Strawberry Creek, running through the center of Idyllwild, is a reminder of why many choose to live here — fresh mountain stream water coursing through a tranquil and unspoiled creek-carved canyon, the sound of its water burbling over rocks and falling into pools, the wildlife habitat it provides, and the fish, that for generations have swum in its pools and enticed fishermen and women.
The public pleasures of Strawberry Creek are many and have been enjoyed by Hill residents since before the arrival of white settlers. The tradition of fishing in Strawberry Creek goes back hundreds of years. And the fact that the California Department of Fish and Game stocks the creek, and has done so since the 1980s, is evidence of its recognition of the right of the public to use and enjoy the creek and its defined borders on each side.
But Department of Fish and Game Senior Environmentalist Mike Giusti explained that under California law and DFG policy, the right of public access is preserved to the “ordinary high water mark” of the creek for purposes of fishing as well as environmental and related public recreational activities. That does not mean, according to Giusti, that the public can cross private property without permission to get to the creek.
Although not clear as of this writing, there is the possibility that Idyllwild Pines Camp management may restrict creek access as part of a limitation on public access to the campus and management concerns over security. Executive Director Martha Snyder did not respond to inquiries about the camp’s position on public access to Strawberry Creek, which runs through the camp.
As long as there are public access points, for instance, at a county or state bridge crossing, or from other private contiguous property where public access is allowed, public access to the creek may not be curtailed, according to Giusti.
Idyllwild All Year Resort owns creek access property both above and below Idyllwild Pines Camp according to President Jay Johnson, and has always permitted public access on creek property it owns. “I grew up fishing in that creek,” Johnson said. “My dad fished in it. We have always allowed public access.”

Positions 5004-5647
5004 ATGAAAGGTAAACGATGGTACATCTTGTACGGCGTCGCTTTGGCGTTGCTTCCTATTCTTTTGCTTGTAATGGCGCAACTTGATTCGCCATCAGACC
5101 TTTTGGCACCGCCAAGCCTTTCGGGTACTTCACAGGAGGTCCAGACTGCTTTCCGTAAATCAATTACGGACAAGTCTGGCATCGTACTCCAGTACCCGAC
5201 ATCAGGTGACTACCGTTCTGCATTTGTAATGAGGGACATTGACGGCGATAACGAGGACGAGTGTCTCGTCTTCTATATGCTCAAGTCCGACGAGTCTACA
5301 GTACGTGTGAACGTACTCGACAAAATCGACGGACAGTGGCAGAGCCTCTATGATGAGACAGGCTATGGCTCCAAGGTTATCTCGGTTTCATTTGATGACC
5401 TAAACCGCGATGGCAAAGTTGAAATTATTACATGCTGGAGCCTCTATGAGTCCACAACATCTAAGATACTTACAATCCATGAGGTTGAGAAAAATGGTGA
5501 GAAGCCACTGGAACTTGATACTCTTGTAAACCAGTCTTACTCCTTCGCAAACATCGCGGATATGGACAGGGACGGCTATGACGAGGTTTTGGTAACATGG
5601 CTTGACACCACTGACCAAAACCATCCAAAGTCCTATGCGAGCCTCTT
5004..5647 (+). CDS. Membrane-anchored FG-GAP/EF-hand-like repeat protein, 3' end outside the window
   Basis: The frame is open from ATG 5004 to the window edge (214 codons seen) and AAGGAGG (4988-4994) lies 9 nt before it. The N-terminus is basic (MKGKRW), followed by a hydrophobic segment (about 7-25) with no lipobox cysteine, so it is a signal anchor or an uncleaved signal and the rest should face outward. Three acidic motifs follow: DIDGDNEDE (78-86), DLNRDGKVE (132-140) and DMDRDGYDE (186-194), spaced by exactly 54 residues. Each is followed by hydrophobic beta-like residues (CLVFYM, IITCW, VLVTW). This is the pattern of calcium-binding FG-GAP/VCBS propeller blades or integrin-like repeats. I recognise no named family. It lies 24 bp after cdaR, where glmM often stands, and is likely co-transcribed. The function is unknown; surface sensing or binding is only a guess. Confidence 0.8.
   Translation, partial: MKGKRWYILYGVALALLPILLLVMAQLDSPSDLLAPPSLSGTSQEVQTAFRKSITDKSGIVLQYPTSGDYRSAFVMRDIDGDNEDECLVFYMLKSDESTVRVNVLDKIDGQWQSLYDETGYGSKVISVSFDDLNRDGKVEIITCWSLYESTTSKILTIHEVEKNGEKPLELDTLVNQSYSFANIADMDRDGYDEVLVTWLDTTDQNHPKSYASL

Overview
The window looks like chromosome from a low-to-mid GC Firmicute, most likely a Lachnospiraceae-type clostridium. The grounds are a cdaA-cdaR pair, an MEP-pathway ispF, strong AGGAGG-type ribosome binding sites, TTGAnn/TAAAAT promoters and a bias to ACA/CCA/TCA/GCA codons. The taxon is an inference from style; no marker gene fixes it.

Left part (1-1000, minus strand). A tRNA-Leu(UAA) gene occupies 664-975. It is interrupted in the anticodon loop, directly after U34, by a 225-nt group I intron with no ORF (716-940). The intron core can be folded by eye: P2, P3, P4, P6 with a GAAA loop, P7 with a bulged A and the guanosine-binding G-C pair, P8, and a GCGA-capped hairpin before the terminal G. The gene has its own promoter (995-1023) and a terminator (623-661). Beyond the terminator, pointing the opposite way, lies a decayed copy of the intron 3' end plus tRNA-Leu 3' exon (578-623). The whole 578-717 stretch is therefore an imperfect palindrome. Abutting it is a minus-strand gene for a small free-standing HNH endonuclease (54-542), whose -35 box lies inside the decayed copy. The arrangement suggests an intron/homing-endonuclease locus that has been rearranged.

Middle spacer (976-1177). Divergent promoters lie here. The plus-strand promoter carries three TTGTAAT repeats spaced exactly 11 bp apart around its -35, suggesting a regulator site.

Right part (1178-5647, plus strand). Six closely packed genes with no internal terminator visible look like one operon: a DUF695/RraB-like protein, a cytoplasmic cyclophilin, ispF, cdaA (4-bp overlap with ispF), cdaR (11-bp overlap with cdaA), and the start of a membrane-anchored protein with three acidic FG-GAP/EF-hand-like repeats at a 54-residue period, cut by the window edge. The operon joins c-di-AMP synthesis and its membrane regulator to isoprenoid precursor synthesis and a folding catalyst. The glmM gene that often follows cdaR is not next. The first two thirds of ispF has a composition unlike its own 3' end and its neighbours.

“The water in the creek is a public resource,” Giusti said. “And the public has a right to that public resource. If there is a way to access creek waters from publicly owned land, and those access points are suitable for stocking [fish], then the public is entitled to pursue that access to the ordinary high water mark. Fish stocking is dependent on water flow but that factor does not affect or impede public access.”
Notwithstanding what Giusti and others view as settled law, should a dispute develop over right of public access in the unincorporated areas of Riverside County, the Board of Supervisors has jurisdiction to mediate the dispute.
Under Government Code Section 25660 through 25662, “On the application of any person interested, the board of supervisors may by ordinance declare all or any portion of any slough, river or stream to be a public highway for the purpose of fishing therein.”
For board of supervisor jurisdiction to apply, the stream cannot lie within or run through county cultivated (farm) land, the stream is stocked or supplied in whole or in part with fish by the state or counties (in the case of Strawberry Creek by the state Department of Fish and Game), and the stream “has not been declared by law to be navigable and in fact is not navigable for commercial purposes.”
The law further stipulates that the BOS may open negotiations with an unconsenting landowner to mediate a solution that preserves public use.